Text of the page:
Each game is made up of elements which help formulate the outcome. Monday through Friday, we'll bring you the elements from the night before's games in our own specialized version of the game recaps. It's not everything that happened, but it's an insight into what lead to the results you'll see in the box scores. This is the Game Changer.
THE BIG ONE: Lakers drown in a pool of Kobe
Kobe Bryant shot 9-25 last night, and given the chance, I'm pretty sure he'd shoot 18 of 50. For whatever reason, Bryant is unable to comprehend that more and more there are nights where he "doesn't have it" and continues to keep shooting the Lakers out of games, despite the fact that their offense makes it nearly impossible not to produce when executed with any reasonable set of effort. Bryant got hot in the third quarter of this game, and then:
That happened. And then more of that. Generally, lots of that. But the bigger problem of course was LA's defense, as noted by Silver Screen and Roll :
Xavier Henry's emergence was downright baffling last night. His shot release is something akin to a sideways-launched screwball with the release time of a short documentary film but last night it was falling. The Lakers gave it to him, trusting the rookie would fail. He did not.
The Grizzlies ' point total of 98 doesn't look like much out of context. That's just pace masking deplorable defense on the Lakers' part. The Grizzlies' 88 possessions were the fewest of any Laker opponent this year, and their 1.11 points per trip is well above the season average for the Laker D. The problems tonight were mainly on the perimeter. Derek Fisher was egregiously bad against Mike Conley , who burned him off the dribble over and over. When Conley didn't have the ball, Fish frequently wandered away from him for no apparent reason, leaving him wideass open to make 4-of-5 three pointers. Conley, who's no one's idea of an All-Star point guard, finished with 28 points on only 16 shots (including free-throw possessions). I'm sure I don't need to tell you that 28 is far and away Conley's season high.
Kobe Bryant 's defense wasn't much better. He looked utterly indifferent to competing at the end of the court. On numerous occasions he simply refused to guard Xavier Henry . Literally, all the X Man (no idea if anyone really calls him that) had to do was jog around a light screen or even just walk to a different part of the court, and Kobe wouldn't follow him. Henry came into this game averaging five points a night and finished with 12.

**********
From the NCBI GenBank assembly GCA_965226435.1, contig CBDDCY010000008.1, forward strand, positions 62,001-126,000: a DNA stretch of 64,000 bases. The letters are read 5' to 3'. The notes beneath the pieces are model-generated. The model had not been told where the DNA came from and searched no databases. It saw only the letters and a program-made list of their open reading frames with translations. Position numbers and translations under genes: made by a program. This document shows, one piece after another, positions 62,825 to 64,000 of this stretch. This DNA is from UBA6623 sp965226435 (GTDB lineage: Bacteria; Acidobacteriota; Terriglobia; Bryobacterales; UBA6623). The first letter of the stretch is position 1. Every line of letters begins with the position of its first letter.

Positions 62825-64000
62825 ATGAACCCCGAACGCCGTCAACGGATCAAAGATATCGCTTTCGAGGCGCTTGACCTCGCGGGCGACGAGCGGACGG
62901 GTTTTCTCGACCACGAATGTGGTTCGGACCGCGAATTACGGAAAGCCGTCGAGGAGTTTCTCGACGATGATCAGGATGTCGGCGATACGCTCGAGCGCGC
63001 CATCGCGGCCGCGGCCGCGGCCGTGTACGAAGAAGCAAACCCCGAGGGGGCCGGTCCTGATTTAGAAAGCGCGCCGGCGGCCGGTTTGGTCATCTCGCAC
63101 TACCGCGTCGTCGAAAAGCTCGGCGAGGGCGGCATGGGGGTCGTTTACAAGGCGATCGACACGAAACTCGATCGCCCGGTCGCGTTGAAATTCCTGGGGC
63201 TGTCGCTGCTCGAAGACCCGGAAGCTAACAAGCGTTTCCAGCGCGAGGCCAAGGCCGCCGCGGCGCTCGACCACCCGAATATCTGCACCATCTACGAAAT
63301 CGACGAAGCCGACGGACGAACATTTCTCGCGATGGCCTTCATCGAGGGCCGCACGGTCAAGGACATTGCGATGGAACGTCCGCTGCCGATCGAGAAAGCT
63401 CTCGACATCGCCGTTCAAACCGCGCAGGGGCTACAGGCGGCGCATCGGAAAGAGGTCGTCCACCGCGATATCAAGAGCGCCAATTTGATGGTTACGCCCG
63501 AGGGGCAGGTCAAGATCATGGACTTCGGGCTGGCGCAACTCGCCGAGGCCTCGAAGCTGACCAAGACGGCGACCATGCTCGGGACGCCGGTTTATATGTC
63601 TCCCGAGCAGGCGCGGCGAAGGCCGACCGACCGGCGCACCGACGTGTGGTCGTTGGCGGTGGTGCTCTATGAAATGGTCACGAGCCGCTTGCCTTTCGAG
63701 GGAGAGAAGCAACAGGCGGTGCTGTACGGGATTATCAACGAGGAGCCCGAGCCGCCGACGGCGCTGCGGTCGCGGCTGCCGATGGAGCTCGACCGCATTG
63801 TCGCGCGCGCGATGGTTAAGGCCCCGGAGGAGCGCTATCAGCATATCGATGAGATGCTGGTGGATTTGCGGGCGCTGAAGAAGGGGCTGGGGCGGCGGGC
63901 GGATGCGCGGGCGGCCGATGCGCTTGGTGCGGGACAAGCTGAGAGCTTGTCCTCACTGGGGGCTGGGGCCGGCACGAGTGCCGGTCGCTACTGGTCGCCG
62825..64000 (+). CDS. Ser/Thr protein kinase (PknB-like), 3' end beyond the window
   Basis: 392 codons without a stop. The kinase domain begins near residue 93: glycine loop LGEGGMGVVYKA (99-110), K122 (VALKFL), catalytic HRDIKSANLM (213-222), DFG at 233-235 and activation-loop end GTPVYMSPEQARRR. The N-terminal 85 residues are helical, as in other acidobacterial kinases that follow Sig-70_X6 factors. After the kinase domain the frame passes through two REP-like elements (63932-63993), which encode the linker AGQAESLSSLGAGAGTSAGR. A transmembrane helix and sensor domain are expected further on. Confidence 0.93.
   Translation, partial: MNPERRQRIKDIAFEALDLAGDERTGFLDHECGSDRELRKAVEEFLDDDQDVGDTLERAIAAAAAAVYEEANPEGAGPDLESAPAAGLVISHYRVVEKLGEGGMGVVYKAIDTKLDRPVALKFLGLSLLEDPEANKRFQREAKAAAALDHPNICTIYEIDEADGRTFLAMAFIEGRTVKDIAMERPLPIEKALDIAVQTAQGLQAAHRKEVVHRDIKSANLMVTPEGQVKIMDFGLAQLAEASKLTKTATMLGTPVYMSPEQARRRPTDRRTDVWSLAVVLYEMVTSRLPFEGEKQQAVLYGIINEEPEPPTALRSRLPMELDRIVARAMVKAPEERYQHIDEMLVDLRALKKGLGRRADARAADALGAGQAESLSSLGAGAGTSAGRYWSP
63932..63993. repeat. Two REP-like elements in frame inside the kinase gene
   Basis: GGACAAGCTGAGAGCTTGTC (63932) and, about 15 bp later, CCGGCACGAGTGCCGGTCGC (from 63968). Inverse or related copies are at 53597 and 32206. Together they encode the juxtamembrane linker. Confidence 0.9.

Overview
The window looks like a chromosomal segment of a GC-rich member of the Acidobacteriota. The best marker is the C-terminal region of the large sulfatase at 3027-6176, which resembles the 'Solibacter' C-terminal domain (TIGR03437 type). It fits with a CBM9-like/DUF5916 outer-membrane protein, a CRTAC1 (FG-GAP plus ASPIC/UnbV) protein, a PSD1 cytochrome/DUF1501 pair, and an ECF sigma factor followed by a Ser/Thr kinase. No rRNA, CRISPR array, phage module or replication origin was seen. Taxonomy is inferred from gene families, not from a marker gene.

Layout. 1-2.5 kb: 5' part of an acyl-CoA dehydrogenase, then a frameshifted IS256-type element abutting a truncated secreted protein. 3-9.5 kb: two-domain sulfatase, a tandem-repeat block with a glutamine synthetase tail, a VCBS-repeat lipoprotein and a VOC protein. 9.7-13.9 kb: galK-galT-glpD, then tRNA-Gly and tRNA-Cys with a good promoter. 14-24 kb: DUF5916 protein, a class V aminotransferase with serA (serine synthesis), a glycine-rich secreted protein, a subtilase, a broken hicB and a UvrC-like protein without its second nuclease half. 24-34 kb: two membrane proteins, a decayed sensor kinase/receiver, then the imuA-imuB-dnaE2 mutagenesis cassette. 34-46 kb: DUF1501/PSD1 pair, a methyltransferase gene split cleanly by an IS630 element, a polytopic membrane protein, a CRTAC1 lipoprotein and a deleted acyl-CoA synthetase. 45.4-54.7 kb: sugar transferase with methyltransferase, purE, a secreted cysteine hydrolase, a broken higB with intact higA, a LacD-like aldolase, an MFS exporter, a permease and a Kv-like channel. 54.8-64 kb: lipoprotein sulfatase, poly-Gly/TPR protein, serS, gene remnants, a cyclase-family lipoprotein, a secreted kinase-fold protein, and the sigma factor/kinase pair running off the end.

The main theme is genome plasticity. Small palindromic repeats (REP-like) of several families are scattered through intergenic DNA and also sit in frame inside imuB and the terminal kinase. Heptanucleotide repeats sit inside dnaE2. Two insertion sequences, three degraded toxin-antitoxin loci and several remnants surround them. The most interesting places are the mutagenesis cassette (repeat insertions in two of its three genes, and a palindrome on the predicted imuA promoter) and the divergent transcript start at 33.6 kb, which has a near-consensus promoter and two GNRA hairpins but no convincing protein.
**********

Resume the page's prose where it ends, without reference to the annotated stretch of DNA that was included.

The final two possessions of this game were downright baffling. Conley dribbles off a Marc Gasol pick, Gasol rolls, and Conley attempts to throw a lob pass over Pau Gasol. Conley was right with his decision, wrong with his execution, and Pau took it away with those long meaty paws. Fast break to Kobe, who takes O.J. Mayo into the lane, Gay comes over to help, Kobe hesitates, then jumps. O.J. Mayo is not a tremendously athletic "burster." He has great top speed but not great leaping ability. He jumped higher than I've ever seen him jump, forcing Bryant to kick out to Artest who had Rudy Gay close on him. Game over.
GO-GO-GADGET LINE OF THE NIGHT:
Amar'e Stoudemire: 35 points, 9 rebounds, 2 assists, 2 steals, 1 block
Danny Granger: 37 points, 7 rebounds, 2 assists, 2 steals, 1 block
Raymond Felton has gotten it. Not "is starting to get it." He has gotten it. Amid his 21 point, 7 rebound, 10 assist, 3 steal performance in last night in a win over the Nets, Felton took a high pick from Stoudemire and rolled right. As the defense sagged baseline to cut off his approach, he bounce passed to Stoudemire who finished with a fury. It was Nash-like. It looked straight out of Phoenix circa 2006. And it's the precise kind of play that Felton needed to make earlier in the season that he's making now.
With Felton on an absolutely ridiculous binge as of late, the Knicks find themselves right back in the thick of things. Felton is never going to be Steve Nash, ever, ever, ever, but if he's a dirtier, sturdier, better defensively version of Steve Nash? The Knicks can go places, like a first round playoff entrance. And after a decade of failure, that's a huge start.
The Knicks are coming around and fast.
Josh McRoberts ALLEY-OOP. THIS IS NOT A TEST. JOSH MCROBERTS ALLEY-OOP
Brook Lopez gave a commanding performance in a loss last night, the first time he's looked like himself this season. He had the mid-range short-J going, which is a huge part of his game.
Roy Hibbert again looked phenomenal, even though his dominance wasn't needed with Danny Granger destroying everything in his path.
Tim Duncan had a very Walton-esque (as someone described it on Twitter) triple-double with 15 points, 18 rebounds, and 11 assists. Golden State had no answer for anything the Spurs are doing and have really fallen back into their bad defensive habits of seasons past.
Tyreke Evans is not right. Maybe it's the ankle, maybe it's the attitude, maybe it's coaching, but he is simply not the force of nature he was last season. For whatever reason, moving him to shooting guard has not worked out. Even if he may not make logical sense at the point guard position, if your team plays better with him there, how can you argue against it until you get a better backcourt partner than Luther Head?